Which hospitalized patients are the most likely to die? In our new paper, we show that the patients at highest risk of death are often not the most unhealthy patients overall, but rather the most unhealthy of the patients who don’t get aggressive treatment.
For example, serum creatinine is an indicator of kidney dysfunction. So we would expect the mortality risk to increase with increased levels of serum creatinine (below, left). But when we perform data-driven analysis of real-world medical records, we get a much different picture (below, right). The highest-risk patients are those with serum creatinine at 5mg/dL, and patients with serum creatinine at 7mg/dL are the least likely to die.
Why do we see this strange risk curve? The shape of the curve gives us some clues. The risk curve is concave between 3mg/dL and 5mg/dL, with sharp changes in direction at each of these round numbers. This suggests that changes in clinician behaviors are triggered by thresholds of 3 and 5 mg/dL, and the extremely low risk of patients with severely elevated creatinine >7mg/dL indicates that there exist effective treatments for the patients.
So why does this happen? In short, the observed risk is a combination of the patients’ underlying risk and interaction with an intervention system that has all of the quirks and biases of human judgements and actions. Clinicians are humans making difficult decisions based on heuristics and thresholds. As it turns out, these heuristics and thresholds impact the quality of healthcare received: patients who are just below the threshold for treatment often have the worst outcomes. The effects are so strong that we pick up these patterns with retrospective data-driven analyses.
How to Find These Treatment Effects
So how can we find out if our data-driven model has learned patterns of treatment protocols, rather than learning patterns of underlying risk?
It’s challenging because the treatment effects are not an indictment of limited samples or a subpar model. Rather, the confounding effects arise from real-world behavior, so any model that accurately predicts observed outcomes must recapitulate these effects. It’s also not a problem of insufficient features: even if we were to observe all characteristics of treatment for all patients, standardized treatments without randomization do not provide statistical identifiability to separate the impact of treatments from the impact of features that drove treatment decisions.
Luckily, we have new interpretable machine learning tools!
By learning a high-resolution model that can be understood and audited, we can find out which patterns in risk curves are coming from underlying patient risk and which patterns are coming from treatment protocols. We use the GAMs implemented in Interpret.ML — these are really good because they are tree-based models, so the splits accurately model treatment decisions informed by medical protocols and thresholds.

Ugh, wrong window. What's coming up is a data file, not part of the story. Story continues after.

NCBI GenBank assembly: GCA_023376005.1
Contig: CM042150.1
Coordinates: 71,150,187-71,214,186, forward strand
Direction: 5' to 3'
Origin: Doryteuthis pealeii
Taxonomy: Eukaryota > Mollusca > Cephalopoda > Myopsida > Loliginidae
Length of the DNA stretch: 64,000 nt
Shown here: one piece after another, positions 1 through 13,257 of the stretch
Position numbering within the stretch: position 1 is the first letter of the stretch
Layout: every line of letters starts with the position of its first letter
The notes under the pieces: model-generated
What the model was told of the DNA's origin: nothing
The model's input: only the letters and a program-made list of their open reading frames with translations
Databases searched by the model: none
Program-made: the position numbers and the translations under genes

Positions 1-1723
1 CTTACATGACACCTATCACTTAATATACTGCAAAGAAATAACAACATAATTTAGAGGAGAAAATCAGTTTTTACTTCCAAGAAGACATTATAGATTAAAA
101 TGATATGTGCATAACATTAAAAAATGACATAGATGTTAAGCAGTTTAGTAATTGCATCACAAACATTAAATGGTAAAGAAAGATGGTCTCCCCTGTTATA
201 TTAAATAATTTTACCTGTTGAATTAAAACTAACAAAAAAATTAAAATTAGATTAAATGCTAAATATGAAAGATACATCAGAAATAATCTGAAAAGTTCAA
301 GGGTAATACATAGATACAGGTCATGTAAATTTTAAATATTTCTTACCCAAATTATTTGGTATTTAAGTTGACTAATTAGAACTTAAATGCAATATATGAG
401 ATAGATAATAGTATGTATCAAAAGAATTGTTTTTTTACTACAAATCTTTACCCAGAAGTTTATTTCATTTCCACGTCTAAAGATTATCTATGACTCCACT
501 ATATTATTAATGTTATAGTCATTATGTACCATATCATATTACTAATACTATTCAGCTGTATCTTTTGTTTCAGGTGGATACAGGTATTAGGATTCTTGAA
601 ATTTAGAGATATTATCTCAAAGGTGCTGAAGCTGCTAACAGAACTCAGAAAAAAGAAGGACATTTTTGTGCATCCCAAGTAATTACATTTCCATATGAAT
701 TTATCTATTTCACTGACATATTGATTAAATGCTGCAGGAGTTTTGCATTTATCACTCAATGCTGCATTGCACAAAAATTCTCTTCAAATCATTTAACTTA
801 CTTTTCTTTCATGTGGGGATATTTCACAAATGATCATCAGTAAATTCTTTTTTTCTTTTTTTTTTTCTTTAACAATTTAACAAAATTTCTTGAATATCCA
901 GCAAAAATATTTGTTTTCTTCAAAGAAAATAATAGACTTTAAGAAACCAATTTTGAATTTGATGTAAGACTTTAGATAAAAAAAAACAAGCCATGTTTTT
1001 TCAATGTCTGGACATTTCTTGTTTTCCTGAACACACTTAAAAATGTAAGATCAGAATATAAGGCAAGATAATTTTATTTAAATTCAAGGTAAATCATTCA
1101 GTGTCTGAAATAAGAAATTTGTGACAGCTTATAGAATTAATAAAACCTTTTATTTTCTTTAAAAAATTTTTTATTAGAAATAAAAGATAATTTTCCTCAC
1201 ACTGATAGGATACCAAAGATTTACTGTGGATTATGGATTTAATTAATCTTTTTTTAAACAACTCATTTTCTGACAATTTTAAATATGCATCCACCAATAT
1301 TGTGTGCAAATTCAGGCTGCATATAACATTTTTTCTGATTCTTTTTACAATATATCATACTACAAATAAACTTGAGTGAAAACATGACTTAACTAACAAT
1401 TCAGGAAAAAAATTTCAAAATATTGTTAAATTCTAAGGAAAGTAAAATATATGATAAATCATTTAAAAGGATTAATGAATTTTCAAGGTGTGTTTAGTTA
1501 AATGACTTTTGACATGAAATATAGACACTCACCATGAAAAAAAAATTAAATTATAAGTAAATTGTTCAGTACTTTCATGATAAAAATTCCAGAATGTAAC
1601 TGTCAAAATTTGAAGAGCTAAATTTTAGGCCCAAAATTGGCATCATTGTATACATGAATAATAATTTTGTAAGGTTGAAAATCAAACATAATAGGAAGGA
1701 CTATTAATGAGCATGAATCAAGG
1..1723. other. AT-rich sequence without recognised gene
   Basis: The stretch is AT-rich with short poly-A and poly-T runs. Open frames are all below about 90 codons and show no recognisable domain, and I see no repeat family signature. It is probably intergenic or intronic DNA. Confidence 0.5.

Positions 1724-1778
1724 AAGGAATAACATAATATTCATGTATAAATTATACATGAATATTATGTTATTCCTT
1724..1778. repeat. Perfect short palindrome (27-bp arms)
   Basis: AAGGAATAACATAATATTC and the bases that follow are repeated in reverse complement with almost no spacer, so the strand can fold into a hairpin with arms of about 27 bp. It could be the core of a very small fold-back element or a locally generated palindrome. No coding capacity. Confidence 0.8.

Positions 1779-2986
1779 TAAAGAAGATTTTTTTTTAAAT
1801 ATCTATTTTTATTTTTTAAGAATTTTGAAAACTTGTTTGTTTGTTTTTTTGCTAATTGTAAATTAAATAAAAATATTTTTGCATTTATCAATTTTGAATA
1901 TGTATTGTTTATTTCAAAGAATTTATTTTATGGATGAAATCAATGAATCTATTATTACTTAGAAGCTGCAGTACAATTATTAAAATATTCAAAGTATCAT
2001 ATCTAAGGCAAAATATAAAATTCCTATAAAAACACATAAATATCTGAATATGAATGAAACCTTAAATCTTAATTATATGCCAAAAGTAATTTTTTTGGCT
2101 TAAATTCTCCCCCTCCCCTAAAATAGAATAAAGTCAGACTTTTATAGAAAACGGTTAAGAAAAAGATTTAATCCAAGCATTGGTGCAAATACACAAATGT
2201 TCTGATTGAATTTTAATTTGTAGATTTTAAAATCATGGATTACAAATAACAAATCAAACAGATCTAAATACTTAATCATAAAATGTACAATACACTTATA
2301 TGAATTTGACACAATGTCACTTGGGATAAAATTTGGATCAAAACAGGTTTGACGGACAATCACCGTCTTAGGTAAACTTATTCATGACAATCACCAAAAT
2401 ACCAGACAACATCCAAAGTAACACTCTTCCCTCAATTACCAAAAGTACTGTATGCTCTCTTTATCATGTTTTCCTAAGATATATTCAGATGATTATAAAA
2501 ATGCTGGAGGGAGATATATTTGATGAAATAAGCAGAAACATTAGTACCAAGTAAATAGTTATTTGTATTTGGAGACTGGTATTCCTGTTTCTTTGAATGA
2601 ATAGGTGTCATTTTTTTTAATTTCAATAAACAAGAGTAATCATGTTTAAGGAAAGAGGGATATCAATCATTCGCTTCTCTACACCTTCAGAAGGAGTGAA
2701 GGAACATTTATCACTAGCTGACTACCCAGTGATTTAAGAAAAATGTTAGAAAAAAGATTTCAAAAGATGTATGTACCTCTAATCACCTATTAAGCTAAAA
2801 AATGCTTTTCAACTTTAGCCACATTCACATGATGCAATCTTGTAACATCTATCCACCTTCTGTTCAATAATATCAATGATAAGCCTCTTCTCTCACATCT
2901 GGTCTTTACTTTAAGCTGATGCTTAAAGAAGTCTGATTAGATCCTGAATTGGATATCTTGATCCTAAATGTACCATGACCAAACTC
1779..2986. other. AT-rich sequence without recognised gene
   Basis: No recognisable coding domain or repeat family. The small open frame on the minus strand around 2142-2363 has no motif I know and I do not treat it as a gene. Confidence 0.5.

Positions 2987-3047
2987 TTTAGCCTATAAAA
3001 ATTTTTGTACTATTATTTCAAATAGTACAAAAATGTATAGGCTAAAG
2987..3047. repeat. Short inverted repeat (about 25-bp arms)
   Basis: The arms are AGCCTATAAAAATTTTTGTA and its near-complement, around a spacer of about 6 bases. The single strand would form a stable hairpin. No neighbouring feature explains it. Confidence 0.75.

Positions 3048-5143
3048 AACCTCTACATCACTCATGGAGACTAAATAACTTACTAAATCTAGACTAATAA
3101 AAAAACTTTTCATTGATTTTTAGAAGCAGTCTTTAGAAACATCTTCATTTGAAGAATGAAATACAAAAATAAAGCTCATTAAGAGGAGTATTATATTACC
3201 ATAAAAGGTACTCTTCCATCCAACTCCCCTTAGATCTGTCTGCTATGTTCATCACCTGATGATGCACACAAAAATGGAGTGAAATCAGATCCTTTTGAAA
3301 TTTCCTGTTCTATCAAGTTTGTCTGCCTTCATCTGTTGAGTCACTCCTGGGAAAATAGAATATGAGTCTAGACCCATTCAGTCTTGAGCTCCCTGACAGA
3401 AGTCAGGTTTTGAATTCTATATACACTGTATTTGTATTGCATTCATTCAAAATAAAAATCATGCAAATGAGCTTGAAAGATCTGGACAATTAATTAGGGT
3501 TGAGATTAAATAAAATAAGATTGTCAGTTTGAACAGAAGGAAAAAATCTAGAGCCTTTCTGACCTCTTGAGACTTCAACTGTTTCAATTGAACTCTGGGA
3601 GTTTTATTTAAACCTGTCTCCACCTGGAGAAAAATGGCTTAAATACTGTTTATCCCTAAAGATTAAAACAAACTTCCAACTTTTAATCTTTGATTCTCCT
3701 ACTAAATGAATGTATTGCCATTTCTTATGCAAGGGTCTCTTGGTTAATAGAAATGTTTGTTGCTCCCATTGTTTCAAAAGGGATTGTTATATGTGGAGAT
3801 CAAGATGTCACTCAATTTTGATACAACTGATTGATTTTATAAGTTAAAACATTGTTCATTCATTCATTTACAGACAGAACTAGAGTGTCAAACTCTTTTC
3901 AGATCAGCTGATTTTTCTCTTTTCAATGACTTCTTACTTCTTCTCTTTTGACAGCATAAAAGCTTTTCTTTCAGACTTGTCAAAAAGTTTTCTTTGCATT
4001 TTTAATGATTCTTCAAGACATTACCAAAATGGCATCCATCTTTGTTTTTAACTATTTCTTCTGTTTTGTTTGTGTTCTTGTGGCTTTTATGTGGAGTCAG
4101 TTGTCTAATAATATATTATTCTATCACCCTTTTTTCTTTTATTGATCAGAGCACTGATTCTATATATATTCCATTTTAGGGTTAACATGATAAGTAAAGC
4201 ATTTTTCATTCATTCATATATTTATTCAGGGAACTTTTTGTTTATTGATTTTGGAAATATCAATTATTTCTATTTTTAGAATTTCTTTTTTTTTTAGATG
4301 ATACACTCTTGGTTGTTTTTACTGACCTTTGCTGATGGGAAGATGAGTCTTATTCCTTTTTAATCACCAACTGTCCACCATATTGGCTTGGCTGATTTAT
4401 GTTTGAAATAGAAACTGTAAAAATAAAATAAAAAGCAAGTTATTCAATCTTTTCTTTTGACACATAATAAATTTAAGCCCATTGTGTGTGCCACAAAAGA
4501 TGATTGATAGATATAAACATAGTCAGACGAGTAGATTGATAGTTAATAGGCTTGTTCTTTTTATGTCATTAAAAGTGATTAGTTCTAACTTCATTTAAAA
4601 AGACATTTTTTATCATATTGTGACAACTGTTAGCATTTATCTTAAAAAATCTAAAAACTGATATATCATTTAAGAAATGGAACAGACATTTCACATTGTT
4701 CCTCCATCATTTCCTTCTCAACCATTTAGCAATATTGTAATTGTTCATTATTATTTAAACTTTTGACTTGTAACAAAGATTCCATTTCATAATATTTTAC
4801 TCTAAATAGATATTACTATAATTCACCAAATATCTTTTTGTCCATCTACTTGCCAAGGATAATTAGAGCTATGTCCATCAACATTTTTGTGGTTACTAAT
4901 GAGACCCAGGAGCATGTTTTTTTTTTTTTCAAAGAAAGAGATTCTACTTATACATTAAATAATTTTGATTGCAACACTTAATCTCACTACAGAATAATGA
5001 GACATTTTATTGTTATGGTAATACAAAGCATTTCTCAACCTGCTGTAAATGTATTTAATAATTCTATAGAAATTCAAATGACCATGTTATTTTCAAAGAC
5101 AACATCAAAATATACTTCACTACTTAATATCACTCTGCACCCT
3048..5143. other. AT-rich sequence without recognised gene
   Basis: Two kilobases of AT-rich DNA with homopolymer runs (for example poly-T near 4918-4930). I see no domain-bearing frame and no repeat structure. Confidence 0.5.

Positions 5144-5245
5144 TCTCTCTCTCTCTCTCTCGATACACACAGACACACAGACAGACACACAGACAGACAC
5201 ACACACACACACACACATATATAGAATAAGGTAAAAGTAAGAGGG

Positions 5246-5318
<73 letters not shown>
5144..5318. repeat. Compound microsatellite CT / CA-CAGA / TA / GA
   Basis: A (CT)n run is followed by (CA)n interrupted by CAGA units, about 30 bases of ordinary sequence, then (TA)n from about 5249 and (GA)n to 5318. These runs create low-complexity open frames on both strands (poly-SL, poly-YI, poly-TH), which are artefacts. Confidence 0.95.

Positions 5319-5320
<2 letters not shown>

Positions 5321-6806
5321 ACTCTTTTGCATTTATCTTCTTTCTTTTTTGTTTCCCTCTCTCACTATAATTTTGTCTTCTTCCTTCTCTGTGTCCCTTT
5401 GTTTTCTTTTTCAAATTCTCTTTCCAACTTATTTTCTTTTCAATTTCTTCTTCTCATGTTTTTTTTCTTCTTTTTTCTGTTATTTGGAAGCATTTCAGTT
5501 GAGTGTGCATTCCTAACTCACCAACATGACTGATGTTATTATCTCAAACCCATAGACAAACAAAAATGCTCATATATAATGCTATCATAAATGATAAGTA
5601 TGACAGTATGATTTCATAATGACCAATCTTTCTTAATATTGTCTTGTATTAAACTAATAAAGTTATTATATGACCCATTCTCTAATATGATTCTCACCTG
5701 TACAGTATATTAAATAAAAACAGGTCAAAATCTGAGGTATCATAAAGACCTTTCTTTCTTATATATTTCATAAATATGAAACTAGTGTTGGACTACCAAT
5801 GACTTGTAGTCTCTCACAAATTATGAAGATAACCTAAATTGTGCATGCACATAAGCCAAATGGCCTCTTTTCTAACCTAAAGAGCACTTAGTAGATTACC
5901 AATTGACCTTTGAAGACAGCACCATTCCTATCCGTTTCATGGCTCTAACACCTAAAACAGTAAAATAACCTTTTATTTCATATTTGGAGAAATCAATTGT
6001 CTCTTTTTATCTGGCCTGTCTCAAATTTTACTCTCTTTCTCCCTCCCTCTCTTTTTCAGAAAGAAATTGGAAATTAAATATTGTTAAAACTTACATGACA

Problem -> Opportunity
Having a tool which allows us to find these strange risk patterns actually turns the confounding problem into an opportunity:
While these counter-causal risk patterns might trip up predictive models, they also highlight opportunities for improvements in medical practice. In our paper, we categorize these risk curve shapes into recognizable patterns, and break down the implications of each of these shapes on the underlying treatment protocol and its possible misalignment from optimal protocols.
Implications for ML for Health
By applying glass-box machine learning to healthcare data, we find that these patterns are ubiquitous in healthcare datasets. Standard datasets that have been used by thousands of researchers are full of these “paradoxical” treatment effects. For example, here’s the MIMIC datasets, a high-quality datasets with thousands of ICU visits recorded over decades:
In MIMIC-4, we have treatments recorded, so we can connect the mortality rates (top row) to the treatment decisions (bottom 2 rows). The strange patterns in mortality rate appear to be strongly influenced by treatment decisions, and treatment decisions follow recognizable clinical guidance and protocols. As a result, we should expect any ML system trained on the MIMIC datasets to recapitulate these treatment effects, and the ML prediction of risk is strongly confounded by treatment decisions. This means we should not consider an ML model of healthcare risk to be meaningful even if it is predictive on a large, canonical dataset — we must inspect what it learned to recapitulate from the data.
Implications for Medicine
This perspective also has implications for medical practitioners. We can see that mortality rates are strongly influenced by risk factors which guide treatment decisions. This means that our treatment decisions are not perfect — if the decisions were perfect, then we would have smooth, flat risk curves. Instead, real-world risk curves are jumpy and often highest for patients that don’t have the highest underlying risk.
We should continue to improve our treatment protocols so that patient risk is flattened and reduced overall. This is difficult because most treatment protocols must use thresholds to define risk categories. However, strict adherence to thresholds can harm the individuals just below the threshold level. As we move toward precision medicine, we can use more tools to help generate more holistic description of health which can inform treatment decisions better than any individual measurement.